Predictors of outcome three years after diagnosis of first episode psychosis

Sara Lucas*, Marie Antoinette Redoblado-Hodge, Arthur Shores, John Brennan, Anthony Harris

*Corresponding author for this work

    Research output: Contribution to journalArticlepeer-review

    17 Citations (Scopus)


    This study aimed to determine which of demographic/premorbid, psychiatric or neuropsychological factors best predict functional outcome at 3 years after a first episode of psychotic illness. This will, it is hoped, identify prognostic indicators of longer term outcomes, as well as targets for rehabilitation. The Western Sydney First Episode Psychosis Project collected data on young people (aged 13 to 25) presenting with newly diagnosed psychosis at baseline and 3-year follow-up (n = 52). Outcome was measured using the Role Functioning Scale (RFS) and the Clinical Global Impression Scale - severity of illness measure (CGI-S). Multiple regression analyses were performed to identify baseline predictors of outcome. The Premorbid Social Adjustment Scale in Adolescence (PSAS-Adolescent) and the Verbal Comprehension Index from the WAIS-III were found to be the two significant predictors for RFS, with only the former (PSAS-Adolescent) predicting CGI-S. Demographic and neuropsychological measures relating to premorbid functioning were the best predictors of long-term outcome in first episode psychosis, with baseline psychiatric symptoms not contributing. Crown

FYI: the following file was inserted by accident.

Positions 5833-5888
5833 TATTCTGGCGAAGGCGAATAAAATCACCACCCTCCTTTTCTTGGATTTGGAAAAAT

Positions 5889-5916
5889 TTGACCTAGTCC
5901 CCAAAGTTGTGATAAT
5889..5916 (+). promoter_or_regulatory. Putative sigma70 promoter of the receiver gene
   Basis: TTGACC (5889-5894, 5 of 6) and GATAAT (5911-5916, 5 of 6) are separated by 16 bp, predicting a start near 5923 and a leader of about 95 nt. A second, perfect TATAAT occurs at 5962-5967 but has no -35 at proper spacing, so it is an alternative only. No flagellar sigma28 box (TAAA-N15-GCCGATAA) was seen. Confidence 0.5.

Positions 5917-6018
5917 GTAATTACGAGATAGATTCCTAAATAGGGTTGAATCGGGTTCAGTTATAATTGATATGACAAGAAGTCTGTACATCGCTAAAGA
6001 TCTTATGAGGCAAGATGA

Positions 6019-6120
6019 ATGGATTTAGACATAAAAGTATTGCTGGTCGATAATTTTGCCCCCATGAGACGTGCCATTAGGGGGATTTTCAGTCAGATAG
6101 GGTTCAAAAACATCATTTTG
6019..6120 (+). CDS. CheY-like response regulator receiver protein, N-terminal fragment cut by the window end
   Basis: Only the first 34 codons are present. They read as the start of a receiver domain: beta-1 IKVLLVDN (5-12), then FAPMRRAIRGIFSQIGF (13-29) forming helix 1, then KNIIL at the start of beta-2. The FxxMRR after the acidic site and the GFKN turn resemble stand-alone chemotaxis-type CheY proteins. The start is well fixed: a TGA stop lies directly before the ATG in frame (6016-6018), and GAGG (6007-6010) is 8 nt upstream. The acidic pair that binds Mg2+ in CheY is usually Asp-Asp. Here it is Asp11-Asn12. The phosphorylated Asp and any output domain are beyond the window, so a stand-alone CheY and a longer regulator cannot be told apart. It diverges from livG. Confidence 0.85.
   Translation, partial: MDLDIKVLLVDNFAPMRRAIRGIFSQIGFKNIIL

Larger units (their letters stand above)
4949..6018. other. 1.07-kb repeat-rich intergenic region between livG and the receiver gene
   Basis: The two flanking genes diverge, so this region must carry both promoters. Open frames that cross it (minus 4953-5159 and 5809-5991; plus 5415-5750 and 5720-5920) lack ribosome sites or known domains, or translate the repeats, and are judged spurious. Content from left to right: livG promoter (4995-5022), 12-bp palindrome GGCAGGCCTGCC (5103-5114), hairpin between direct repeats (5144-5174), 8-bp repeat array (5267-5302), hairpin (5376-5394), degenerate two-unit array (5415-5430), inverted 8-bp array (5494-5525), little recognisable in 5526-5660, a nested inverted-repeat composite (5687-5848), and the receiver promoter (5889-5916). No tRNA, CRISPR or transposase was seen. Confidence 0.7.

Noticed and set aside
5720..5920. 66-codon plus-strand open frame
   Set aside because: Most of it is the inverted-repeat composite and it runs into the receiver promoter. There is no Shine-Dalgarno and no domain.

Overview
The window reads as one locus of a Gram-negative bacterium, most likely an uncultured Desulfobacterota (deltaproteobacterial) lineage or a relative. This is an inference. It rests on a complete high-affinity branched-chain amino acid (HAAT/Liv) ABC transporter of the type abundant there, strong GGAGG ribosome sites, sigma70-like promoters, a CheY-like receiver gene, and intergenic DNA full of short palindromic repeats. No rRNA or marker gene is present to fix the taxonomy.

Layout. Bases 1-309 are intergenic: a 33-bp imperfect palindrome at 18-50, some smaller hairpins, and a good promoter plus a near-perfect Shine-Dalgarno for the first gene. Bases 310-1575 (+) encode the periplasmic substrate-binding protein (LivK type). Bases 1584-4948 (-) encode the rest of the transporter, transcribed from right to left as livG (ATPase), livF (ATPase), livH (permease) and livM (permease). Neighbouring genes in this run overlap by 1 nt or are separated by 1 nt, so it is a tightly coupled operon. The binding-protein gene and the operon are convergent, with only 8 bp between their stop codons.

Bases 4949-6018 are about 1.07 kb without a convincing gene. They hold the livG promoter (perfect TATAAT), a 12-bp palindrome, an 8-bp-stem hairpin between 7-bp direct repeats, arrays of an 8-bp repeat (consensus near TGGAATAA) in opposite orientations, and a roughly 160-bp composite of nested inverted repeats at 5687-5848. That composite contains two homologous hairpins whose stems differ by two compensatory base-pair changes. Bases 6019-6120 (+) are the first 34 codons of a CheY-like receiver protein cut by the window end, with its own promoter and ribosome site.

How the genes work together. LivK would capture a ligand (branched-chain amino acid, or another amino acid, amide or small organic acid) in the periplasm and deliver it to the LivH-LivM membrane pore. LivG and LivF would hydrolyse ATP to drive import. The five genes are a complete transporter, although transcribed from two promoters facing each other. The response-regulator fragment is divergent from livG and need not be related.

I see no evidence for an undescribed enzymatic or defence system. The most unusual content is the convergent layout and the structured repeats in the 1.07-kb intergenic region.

Original languageEnglish
    Pages (from-to)11-18
    Number of pages8
    JournalPsychiatry Research
    Issue number1
    Publication statusPublished - 30 Oct 2008


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